You probably have some idea of what infinity means. Something that is infinite goes on forever. But it might surprise you to know that there are different kinds of infinity, and some are bigger than others!
As a simple example, a small circle is infinite in the sense that you can loop around and around the circle forever. At the same time, your entire path along the circle is bounded in the small area of the circle. Compare that to the straight line that extends to infinity. If you travel that line, you follow a path that goes forever in some direction.
What if we draw a larger circle outside the small circle. If there are an infinite number of points on the small circle and an infinite number of points on the large circle, does the larger circle have the same number of points as the small one? [The answer is yes.]
To understand all this, we have to first talk a bit about numbers.
We can start with the counting numbers. They have been with us the longest. From the beginning humans have found it useful to count things: sheep, coins, people; even ships and mountains.
Before numbers were really invented, humans used a one-to-one relationship between what was being counted and some way of representing the count. Hash marks in clay, pebbles in a bag, knots in a rope, are all such representations.
If you’ve ever counted something using the “prisoner’s hash marks,” you’ve used this early counting method.
Technically, it’s called base one notation. One mark (or knot or pebble) stands for one something. A rope with 30 knots is a lot easier to cart around than 30 sheep. Or 30 ships!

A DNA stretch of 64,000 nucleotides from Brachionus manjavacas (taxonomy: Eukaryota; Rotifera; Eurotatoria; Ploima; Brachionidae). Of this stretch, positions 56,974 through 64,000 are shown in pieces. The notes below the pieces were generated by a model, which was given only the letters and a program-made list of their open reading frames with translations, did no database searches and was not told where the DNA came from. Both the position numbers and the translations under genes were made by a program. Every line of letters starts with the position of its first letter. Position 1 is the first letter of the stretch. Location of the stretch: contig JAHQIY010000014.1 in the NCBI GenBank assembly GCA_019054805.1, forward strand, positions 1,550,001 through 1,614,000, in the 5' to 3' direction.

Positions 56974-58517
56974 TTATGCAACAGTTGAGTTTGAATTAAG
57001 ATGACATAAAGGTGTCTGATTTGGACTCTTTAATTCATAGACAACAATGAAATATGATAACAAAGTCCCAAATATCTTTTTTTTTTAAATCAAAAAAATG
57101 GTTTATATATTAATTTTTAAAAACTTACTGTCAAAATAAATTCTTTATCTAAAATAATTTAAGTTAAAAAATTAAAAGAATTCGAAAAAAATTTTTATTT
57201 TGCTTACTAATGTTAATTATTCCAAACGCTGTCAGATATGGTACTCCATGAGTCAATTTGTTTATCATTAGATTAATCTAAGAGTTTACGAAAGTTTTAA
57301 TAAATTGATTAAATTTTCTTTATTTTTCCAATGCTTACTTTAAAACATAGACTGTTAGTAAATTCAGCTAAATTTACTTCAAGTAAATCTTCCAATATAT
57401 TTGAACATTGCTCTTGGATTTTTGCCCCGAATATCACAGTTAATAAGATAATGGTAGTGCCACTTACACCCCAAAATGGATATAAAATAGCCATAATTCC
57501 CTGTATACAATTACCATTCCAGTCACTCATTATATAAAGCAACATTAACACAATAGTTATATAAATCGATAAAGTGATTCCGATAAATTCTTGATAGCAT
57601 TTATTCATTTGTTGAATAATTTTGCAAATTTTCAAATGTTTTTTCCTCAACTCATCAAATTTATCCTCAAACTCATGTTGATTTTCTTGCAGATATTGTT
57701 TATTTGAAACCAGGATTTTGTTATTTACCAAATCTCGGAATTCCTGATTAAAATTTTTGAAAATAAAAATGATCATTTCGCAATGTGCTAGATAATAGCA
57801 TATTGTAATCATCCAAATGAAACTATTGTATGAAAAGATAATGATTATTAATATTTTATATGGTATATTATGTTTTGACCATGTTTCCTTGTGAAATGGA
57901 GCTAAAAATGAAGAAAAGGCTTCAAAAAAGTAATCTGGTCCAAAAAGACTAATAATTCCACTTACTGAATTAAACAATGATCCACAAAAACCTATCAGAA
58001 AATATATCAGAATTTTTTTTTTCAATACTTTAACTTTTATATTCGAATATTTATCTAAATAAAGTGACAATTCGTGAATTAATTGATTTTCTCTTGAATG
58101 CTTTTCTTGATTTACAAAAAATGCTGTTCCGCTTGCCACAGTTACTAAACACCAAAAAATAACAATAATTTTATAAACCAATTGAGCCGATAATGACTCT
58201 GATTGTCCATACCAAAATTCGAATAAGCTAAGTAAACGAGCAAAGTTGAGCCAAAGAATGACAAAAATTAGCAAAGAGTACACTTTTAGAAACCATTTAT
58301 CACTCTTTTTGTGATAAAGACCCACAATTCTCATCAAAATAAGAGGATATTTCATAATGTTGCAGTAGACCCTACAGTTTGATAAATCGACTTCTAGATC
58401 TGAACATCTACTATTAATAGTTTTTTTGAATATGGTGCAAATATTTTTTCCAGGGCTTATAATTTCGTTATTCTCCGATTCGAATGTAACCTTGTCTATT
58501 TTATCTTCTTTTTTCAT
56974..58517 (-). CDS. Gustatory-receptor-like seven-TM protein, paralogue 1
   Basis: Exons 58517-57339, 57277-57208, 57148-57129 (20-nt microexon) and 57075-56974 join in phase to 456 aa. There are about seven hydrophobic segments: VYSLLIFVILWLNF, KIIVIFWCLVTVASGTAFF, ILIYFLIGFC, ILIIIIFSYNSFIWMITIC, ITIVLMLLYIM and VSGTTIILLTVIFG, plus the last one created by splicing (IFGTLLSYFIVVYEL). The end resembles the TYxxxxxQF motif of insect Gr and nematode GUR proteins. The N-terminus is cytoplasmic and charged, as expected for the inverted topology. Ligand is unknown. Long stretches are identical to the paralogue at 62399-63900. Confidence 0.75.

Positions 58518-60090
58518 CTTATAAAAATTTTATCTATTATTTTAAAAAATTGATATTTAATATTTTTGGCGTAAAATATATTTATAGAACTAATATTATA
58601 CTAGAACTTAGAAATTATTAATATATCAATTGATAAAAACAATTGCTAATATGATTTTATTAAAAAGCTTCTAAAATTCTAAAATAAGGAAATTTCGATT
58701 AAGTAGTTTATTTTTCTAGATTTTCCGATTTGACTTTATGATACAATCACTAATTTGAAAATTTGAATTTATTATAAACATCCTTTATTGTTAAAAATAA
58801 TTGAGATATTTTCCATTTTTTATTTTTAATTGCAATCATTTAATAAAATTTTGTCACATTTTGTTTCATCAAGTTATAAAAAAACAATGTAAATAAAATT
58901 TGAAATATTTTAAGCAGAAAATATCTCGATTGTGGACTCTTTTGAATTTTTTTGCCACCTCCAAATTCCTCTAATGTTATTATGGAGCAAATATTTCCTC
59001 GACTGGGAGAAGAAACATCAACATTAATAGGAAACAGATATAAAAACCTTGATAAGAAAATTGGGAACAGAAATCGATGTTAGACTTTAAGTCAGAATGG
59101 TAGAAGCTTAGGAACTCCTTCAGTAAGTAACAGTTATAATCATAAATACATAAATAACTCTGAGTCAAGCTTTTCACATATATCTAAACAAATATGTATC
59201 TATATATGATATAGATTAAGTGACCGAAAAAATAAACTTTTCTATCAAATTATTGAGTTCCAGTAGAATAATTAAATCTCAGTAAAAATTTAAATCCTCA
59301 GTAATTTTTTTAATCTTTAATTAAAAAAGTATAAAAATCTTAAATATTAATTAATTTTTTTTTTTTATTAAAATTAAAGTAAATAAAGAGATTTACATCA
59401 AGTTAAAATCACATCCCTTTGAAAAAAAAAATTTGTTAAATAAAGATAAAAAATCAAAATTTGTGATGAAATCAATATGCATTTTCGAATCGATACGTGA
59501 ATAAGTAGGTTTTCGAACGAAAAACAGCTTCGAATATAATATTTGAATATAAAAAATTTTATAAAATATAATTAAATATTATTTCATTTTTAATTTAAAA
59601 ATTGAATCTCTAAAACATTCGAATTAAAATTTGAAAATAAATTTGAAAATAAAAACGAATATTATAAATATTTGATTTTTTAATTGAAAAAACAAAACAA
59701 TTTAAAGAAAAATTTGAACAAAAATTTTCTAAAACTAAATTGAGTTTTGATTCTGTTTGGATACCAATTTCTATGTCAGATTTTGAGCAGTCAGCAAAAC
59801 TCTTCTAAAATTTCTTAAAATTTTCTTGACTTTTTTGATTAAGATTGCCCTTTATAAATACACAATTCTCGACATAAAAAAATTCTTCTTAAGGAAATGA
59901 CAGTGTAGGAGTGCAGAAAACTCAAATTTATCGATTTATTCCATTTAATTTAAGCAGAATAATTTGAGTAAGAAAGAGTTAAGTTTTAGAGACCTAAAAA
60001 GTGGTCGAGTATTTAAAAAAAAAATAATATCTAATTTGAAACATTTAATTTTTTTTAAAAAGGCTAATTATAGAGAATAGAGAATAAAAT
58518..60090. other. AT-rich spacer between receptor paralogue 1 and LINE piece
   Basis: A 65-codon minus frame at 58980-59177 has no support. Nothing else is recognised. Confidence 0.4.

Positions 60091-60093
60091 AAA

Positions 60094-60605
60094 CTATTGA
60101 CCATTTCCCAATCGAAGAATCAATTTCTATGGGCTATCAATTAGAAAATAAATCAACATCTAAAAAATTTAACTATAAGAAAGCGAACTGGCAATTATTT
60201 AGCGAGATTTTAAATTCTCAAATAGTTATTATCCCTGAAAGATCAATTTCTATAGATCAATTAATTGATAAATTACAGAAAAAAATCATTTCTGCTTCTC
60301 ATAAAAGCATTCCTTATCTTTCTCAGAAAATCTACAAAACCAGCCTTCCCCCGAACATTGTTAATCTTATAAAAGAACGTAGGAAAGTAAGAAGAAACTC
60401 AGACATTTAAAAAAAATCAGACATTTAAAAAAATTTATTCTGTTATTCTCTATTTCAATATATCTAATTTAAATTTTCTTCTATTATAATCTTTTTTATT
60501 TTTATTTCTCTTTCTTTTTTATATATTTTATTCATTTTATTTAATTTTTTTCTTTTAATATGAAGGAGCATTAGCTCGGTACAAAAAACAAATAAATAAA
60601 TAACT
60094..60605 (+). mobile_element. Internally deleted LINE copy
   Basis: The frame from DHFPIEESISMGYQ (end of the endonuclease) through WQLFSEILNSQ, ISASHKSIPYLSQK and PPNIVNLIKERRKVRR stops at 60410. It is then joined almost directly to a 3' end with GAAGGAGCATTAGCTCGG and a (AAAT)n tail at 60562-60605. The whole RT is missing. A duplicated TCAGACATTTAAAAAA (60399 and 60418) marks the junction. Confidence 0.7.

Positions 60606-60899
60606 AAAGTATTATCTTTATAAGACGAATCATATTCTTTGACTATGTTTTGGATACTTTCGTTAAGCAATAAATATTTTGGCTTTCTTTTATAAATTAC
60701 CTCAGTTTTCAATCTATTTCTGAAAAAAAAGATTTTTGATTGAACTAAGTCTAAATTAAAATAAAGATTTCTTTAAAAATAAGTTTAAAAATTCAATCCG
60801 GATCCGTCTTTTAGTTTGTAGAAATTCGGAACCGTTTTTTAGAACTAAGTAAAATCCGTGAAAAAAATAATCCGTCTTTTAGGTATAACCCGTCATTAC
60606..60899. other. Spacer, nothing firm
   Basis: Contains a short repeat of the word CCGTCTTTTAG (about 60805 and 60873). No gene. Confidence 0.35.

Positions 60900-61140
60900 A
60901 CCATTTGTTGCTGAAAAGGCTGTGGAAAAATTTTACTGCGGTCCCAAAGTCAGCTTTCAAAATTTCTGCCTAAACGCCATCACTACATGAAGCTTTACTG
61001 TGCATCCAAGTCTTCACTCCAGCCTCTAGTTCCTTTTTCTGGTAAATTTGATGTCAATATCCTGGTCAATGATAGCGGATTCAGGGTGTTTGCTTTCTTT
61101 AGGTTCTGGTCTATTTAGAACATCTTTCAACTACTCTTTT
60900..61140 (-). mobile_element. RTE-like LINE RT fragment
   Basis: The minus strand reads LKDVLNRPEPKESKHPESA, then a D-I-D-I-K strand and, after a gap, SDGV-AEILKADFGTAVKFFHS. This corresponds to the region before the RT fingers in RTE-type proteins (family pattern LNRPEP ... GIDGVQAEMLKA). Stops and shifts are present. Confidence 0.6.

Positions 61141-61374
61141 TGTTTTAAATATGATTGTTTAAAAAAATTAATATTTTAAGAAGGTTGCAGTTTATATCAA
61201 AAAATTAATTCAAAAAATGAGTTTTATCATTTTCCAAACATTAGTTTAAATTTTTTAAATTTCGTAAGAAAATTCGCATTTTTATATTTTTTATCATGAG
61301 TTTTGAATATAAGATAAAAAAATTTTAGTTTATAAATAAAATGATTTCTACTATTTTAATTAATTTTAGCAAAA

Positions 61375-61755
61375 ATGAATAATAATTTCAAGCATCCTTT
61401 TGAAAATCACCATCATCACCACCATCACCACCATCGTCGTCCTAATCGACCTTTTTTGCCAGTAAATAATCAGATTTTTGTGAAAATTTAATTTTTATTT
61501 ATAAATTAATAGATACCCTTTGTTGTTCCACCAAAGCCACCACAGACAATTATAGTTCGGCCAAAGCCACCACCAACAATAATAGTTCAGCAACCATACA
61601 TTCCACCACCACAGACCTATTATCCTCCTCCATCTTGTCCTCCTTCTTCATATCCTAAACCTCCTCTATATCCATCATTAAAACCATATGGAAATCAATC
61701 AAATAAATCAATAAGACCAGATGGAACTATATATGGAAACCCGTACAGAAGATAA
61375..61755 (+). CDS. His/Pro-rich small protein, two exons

Because the process of counting things is natural, the counting numbers are formally known as the natural numbers.
Mathematicians have a symbol that represents the natural number; the symbol is N (or ℕ).
Many of the natural numbers have names: one, two, three,… fifteen, fifty, hundred, and so on. Others are named by tacking names together: fifty-seven, twelve-hundred-and-ninety-nine, and so on.
It might surprise you, but there is no agreement on whether zero is included in the natural numbers. Some do; some don’t.
(In part, this is due to zero having come along later in western mathematics. At first there was no symbol to stand for the unmarked clay, the unknotted rope, the empty pebble bag.)
The next step along the way was the need to sometimes represent a part of something.
If one day’s work was worth one loaf of bread; a half day’s work is worth a half loaf. How many loaves does a worker who worked 10 half days get?
Somehow you had to add up 10 half loaves.
That example is simple enough, but it’s just the start.
Once you develop a way to handle fractions of things, it gets harder. In school, you’ve probably had to add 2/3 to 1/5, and that’s not as intuitive as adding ten halves!
Numbers which are fractions, that can be represented as a/b, are called rational numbers; their symbol is Q (or ℚ), for quotient.
All natural numbers are also rational numbers. For instance, five is 5/1.
Rational numbers have a decimal expansion form. For example, 1/2 is 0.5, 1/5 is 0.2 and 1/3 is 0.333…
That last one illustrates an important point: the decimal form of rational numbers extends forever. In fact, it always extends forever. Technically speaking, 1/2 is 0.500…, and 1/5 is 0.2000…
Another important case comes from 1/11, which is 0.090909…
The decimal expansion of rational numbers either repeats the same digit or it repeats a pattern of digits.
A more complex pattern comes from 2/7, which gives us 0.285714285714285714…
If there are rational numbers, you might think there could be irrational numbers.
You’d be right! All numbers with a decimal point are called real numbers; they have the symbol R (or ℝ). Real numbers with repeating sequences are rational; real numbers that never repeat are irrational.
Irrational numbers cannot be represented with fractions (because all fractions result in rational numbers).